Japan Institute for National Fundamentals

Speaking out

Yasushi Tomiyama

【#305】Underwhelming Speech by Japanese Defense Minister

Yasushi Tomiyama / 2015.06.05 (Fri)

June 1, 2015

     At national defense leaders’ Shangri-La Dialogue conference on Asian security in Singapore on May 29-31, the United States and China confronted over China’s land reclamation at disputed reefs in the South China Sea. In his first international conference debut, U.S. Defense Secretary Ash Carter made an articulate speech demanding the immediate and lasting halt to the reclamation and offering U.S. forces’ continuation of warning and surveillance activities in the area. In contrast, a speech by Japanese Defense Minister Gen Nakatani in position to coordinate with the United States was underwhelming, stopping short of discussing the Japanese Self-Defense Forces’ specific operations for the future.

Articulate speech by U.S. defense chief
     The speech by Carter who assumed the defense post as recently as February reiterated his address at a ceremony for the change of command of the U.S. Pacific Command in Hawaii on May 27, clarifying that the United State would never tolerate China’s forceful change of the status quo. He fell short of touching on the Pentagon’s reported idea to send naval ships or patrol aircraft to waters within 12 miles from artificial islands emerging from the Chinese reclamation in the South China Sea under its policy of refusing to recognize such artificial islands as Chinese territory, apparently because the plan has yet to be approved by the White House. The waters within 12 miles from a country’s coastline are qualified as the country’s territorial waters under international law. In the speech, however, Carter indicated his determination to implement the plan once it is approved by President Barack Obama, by making a powerful remark that “America will not be deterred from exercising these rights (to the freedom of navigation and overflight in international waters).”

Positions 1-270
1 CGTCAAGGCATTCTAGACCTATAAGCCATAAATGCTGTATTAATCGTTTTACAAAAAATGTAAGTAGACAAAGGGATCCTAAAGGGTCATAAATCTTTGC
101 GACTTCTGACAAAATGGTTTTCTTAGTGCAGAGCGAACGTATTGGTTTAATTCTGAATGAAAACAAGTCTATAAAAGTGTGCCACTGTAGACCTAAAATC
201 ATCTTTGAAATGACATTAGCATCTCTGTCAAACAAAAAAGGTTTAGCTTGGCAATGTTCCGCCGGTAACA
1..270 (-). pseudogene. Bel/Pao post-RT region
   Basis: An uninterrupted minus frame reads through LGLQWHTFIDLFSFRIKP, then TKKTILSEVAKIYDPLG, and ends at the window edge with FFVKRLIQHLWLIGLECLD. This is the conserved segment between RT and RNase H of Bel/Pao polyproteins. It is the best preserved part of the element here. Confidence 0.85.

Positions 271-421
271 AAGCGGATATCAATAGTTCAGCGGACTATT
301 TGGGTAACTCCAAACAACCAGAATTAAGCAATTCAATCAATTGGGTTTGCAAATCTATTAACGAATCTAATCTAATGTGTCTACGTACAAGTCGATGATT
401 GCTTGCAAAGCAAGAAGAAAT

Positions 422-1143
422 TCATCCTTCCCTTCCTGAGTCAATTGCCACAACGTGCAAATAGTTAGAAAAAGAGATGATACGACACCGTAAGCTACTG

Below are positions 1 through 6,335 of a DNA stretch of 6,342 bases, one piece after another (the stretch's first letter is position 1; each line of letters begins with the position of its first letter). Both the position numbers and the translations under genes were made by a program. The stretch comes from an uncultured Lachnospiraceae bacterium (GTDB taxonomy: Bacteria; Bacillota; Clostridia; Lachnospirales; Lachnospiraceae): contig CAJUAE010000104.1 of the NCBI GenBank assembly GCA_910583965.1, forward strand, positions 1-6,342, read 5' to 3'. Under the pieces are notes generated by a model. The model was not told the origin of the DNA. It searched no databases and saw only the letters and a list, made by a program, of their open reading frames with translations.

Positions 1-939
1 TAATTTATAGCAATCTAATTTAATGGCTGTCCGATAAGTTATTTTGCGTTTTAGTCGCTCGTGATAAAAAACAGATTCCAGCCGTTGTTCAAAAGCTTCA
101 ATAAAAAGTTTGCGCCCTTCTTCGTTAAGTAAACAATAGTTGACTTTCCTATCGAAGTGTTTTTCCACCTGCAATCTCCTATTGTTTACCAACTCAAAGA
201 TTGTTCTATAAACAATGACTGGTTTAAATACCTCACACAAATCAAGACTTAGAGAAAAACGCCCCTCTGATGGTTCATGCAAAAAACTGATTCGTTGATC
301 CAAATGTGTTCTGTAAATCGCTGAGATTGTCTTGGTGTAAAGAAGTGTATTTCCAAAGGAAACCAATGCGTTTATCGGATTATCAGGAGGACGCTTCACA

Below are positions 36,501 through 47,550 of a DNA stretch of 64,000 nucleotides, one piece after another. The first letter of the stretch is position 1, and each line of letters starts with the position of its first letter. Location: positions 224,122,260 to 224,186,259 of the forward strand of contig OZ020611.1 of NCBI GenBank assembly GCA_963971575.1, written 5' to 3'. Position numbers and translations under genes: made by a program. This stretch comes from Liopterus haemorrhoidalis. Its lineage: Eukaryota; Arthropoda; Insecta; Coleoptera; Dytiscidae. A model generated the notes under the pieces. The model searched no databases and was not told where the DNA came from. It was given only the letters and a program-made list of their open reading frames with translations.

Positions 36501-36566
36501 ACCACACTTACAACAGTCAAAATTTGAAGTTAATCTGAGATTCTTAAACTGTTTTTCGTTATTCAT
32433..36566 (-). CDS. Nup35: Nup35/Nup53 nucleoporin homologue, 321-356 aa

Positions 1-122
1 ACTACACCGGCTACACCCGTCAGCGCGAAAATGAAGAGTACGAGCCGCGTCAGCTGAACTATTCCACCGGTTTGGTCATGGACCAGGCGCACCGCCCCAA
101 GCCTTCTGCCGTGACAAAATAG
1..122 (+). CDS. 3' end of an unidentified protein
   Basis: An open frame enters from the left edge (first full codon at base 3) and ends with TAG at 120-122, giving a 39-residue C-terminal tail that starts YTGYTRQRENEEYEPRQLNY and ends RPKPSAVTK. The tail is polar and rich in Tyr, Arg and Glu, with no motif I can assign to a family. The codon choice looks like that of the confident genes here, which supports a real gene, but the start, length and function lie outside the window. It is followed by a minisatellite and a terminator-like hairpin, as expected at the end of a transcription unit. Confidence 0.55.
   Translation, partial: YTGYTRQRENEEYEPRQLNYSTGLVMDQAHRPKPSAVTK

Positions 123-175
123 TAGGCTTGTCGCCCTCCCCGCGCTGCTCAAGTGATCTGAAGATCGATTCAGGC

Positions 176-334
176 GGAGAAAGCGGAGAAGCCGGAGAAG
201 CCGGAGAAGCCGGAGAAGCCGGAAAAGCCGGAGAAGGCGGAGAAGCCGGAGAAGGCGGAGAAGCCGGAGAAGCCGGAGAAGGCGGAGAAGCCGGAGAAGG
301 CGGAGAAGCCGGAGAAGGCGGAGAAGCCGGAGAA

In response, Chinese Adm. Sung Jianguo, who serves as deputy chief of the People’s Liberation Army General Staff Department and represented China at the conference, defended the land reclamation and facility construction on artificial islands as "justified, legitimate and reasonable" and emphasized that Chinese actions have never affected the freedom of navigation. This remark was similar to that of a PLA senior colonel who made a question to Carter from the floor after the U.S. Secretary’s speech and may represent a unified official view of the Chinese military.

Present law allows SDF to join surveillance
     Japanese Defense Minister Nakatani said the Chinese land reclamation and facility construction in the South China Sea is “deeply regrettable” and regional counties are “concerned” about Chinese actions. He urged China to “behave as a responsible power.” Unlike Carter, however, Nakatani stopped short of demanding the immediate and lasting halt to the reclamation. He also fell short of clarifying whether Japan is ready to join warning and surveillance activities in the South China Sea while noting the Japanese Maritime Self-Defense Force has conducted joint exercises with the U.S. Navy in the sea.
     Senior Defense Ministry officials said the Japanese SDF's warning and surveillance activities in the South China Sea are allowed under present law even before new security bills now under parliamentary consideration are enacted. Although it may be difficult to pressure China into destroying the artificial islands to restore the original reefs, the time might have come for Japan to consider the SDF's participation in the warning and surveillance activities along with the United States to demonstrate Japan's determination to block any more progress in the Chinese land reclamation and facility construction.

Yasushi Tomiyama is Senior Fellow and Planning Committee Member at the Japan Institute for National Fundamentals.